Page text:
2. To extend the word aircraft to every model aircraft would lead to the conclusion that the FAA has the authority to regulate paper aircraft or toy balsa wood gliders and could subject those operators to FAA regulatory authority;
3. That in 1981, the FAA had promulgated Advisory Circular AC 91-57 dealing with model aircraft standards, and the provisions of the Advisory Circular were inconsistent with the position taken by the FAA in the Pirker case that it could regulate model aircraft;
4. While the FAA had issued two internal documents, Memorandum AFS-400, UAS Policy 05-01, Sep- tember 16, 2005, and Interim Operational Approval Guidance 08-01 on March 13, 2008, both of those documents were for internal use by the FAA and both documents declared: “This policy is not meant as a substitute for any regulatory process…”; and
5. That even though the FAA published Notice 07-01 on February 13, 2007 in the Federal Register and declared the FAA position that model aircraft used for business purposes would be deemed an un- manned aircraft system and would require special airworthiness certification, nevertheless, FAA No- tice 07-01 did not constitute valid legislative rulemaking (was not an NPRM) under 5 U.S.C. §553(d).
In light of the foregoing, Judge Geraghty reasoned that model aircraft are not aircraft within the purview of Section 1.1 of the Federal Aviation Regulations or 49 U.S.C. §40102(a)(6) and that model aircraft operators are subject to the FAA’s voluntary compliance request set forth in AC 91-57. Judge Geraghty found that the Policy Notices No. 04-01 and 08-01 were issued for internal guidance only and that Policy Notice 07-01 published in the Federal Register did not constitute legislative rulemaking. Accordingly, Judge Geraghty concluded that the FAA did not have in place on the date in question an FAA regulation applicable to model aircraft classifying model air- craft as unmanned aircraft systems. Accordingly, the $10,000.00 civil penalty assessed by the FAA against Pirker was dismissed.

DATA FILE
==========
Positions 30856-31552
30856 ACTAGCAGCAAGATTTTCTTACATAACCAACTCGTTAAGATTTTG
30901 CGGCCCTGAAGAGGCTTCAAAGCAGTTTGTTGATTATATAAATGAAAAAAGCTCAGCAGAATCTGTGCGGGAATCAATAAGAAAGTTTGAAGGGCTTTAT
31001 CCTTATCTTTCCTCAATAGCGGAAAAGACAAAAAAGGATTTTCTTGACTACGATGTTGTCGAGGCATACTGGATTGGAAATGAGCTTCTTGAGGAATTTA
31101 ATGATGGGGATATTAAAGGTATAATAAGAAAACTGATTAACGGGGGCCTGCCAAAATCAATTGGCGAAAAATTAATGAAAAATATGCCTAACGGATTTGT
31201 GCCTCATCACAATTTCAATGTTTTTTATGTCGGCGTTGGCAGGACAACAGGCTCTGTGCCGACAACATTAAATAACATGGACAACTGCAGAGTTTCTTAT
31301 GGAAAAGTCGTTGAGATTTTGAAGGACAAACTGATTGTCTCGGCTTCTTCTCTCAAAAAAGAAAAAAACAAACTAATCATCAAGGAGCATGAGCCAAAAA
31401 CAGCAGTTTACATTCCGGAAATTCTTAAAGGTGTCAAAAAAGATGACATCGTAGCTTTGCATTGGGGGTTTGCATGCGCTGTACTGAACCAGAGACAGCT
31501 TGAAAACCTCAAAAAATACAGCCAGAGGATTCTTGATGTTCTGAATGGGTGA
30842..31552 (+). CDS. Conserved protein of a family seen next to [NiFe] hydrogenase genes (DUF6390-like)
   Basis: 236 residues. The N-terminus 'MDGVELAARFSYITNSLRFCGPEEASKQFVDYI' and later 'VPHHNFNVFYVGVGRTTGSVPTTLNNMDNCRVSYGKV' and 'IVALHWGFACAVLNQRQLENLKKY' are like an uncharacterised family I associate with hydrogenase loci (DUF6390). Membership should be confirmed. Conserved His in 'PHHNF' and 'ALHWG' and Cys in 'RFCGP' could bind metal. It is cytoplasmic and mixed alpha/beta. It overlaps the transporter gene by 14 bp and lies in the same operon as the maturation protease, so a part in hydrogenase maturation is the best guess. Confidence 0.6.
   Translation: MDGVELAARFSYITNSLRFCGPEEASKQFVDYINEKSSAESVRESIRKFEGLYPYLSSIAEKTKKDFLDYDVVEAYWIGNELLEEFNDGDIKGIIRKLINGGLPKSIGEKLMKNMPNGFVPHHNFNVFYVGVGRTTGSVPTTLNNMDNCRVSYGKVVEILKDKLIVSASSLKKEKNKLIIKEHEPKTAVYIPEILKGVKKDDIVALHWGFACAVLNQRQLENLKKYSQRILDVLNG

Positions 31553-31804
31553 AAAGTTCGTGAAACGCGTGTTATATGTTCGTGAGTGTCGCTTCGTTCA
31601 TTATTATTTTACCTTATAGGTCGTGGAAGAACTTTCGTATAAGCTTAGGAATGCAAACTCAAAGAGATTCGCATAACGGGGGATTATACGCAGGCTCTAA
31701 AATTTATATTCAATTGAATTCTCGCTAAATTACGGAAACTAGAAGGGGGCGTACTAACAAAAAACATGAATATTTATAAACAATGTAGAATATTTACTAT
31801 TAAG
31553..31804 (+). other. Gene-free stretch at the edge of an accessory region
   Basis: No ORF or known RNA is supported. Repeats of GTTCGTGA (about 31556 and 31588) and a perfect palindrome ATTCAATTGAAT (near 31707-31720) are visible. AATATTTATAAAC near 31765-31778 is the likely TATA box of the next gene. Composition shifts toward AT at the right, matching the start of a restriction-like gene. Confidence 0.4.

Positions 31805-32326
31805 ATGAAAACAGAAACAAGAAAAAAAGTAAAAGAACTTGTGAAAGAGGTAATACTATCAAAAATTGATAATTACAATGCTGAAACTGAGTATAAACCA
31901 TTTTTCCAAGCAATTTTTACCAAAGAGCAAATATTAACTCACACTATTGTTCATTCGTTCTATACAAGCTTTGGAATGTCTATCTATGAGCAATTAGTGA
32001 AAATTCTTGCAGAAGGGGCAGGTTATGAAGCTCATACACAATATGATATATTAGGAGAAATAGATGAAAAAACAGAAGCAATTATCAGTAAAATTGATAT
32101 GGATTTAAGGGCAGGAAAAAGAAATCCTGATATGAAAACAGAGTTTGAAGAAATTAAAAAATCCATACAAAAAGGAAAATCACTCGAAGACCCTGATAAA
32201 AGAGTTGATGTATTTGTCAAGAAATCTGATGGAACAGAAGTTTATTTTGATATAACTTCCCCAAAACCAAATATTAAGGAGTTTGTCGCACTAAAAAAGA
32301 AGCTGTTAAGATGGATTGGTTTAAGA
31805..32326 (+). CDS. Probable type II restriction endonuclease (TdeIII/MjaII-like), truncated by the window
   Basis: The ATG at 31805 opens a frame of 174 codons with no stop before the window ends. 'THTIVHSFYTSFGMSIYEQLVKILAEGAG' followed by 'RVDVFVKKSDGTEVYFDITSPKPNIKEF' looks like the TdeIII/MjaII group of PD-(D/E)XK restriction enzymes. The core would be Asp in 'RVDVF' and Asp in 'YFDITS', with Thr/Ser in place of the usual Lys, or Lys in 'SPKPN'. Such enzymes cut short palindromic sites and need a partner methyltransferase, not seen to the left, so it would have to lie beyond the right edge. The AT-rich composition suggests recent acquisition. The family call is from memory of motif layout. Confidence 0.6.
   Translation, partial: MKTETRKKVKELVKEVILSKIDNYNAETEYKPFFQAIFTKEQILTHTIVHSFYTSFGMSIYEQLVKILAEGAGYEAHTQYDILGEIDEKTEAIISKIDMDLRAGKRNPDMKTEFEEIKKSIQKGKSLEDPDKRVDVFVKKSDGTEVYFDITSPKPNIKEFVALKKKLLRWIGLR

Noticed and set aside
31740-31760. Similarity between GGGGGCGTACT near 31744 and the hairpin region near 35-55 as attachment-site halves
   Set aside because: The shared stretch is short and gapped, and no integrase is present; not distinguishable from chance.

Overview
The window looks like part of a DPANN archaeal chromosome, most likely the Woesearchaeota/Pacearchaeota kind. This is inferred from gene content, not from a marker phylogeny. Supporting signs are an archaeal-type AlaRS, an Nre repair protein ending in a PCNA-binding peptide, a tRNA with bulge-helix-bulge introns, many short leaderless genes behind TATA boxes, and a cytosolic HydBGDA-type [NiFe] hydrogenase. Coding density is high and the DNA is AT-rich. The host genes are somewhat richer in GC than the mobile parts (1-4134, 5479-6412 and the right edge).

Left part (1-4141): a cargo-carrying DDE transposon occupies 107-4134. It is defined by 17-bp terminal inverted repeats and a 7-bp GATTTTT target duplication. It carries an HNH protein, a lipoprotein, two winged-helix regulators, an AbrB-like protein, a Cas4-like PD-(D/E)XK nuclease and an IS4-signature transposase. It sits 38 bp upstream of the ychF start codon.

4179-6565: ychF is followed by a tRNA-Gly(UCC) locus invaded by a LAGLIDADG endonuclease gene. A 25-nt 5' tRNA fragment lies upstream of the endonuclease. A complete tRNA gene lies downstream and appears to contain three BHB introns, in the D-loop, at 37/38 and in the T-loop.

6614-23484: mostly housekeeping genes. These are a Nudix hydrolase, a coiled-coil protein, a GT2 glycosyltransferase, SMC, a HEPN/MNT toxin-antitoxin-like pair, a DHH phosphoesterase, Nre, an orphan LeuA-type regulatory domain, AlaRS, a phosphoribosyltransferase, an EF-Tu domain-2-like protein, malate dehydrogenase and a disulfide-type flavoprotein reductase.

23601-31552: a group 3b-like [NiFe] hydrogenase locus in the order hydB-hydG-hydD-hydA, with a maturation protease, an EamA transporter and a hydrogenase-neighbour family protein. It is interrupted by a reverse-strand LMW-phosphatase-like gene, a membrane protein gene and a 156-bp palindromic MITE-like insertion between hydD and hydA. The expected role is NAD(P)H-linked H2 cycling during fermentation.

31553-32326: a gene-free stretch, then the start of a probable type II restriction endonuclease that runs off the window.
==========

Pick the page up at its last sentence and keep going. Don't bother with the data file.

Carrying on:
The Questions Raised by Pirker
Since Judge Geraghty’s Order has been appealed to the NTSB, it cannot be said definitively at this time that the FAA does not have in place regulatory authority to govern unmanned aircraft systems. However, with ap- peal briefs due on April 7, 2014, the aviation community may know fairly soon whether the FAA has the regulatory authority to control and discipline operators of commercial unmanned aircraft. Currently, there are no regulations dealing with the licensing of operators of UAVs. The operators need not be certificated. The operators need not be trained to comply with the Federal Aviation Regulations. The operators need not understand the see and avoid rule set forth in FAR §91.113(b). The operators of UAVs need not understand the right-of-way rules spelled out in FAR §91.115.
The prospects of the skies being littered with unmanned aerial vehicles weighing up to 55 pounds with no transponder, with no ADS-B, with no conspicuous paint, with no flashing light, all present the specter for collisions between manned aircraft and UAVs.
One can reasonably anticipate that the Pirker case may find its way to the United States Court of Appeals for the District of Columbia, and possibly even the United States Supreme Court. Without doubt, the decision of Judge Geraghty in Pirker is causing quite a stir in the aviation community.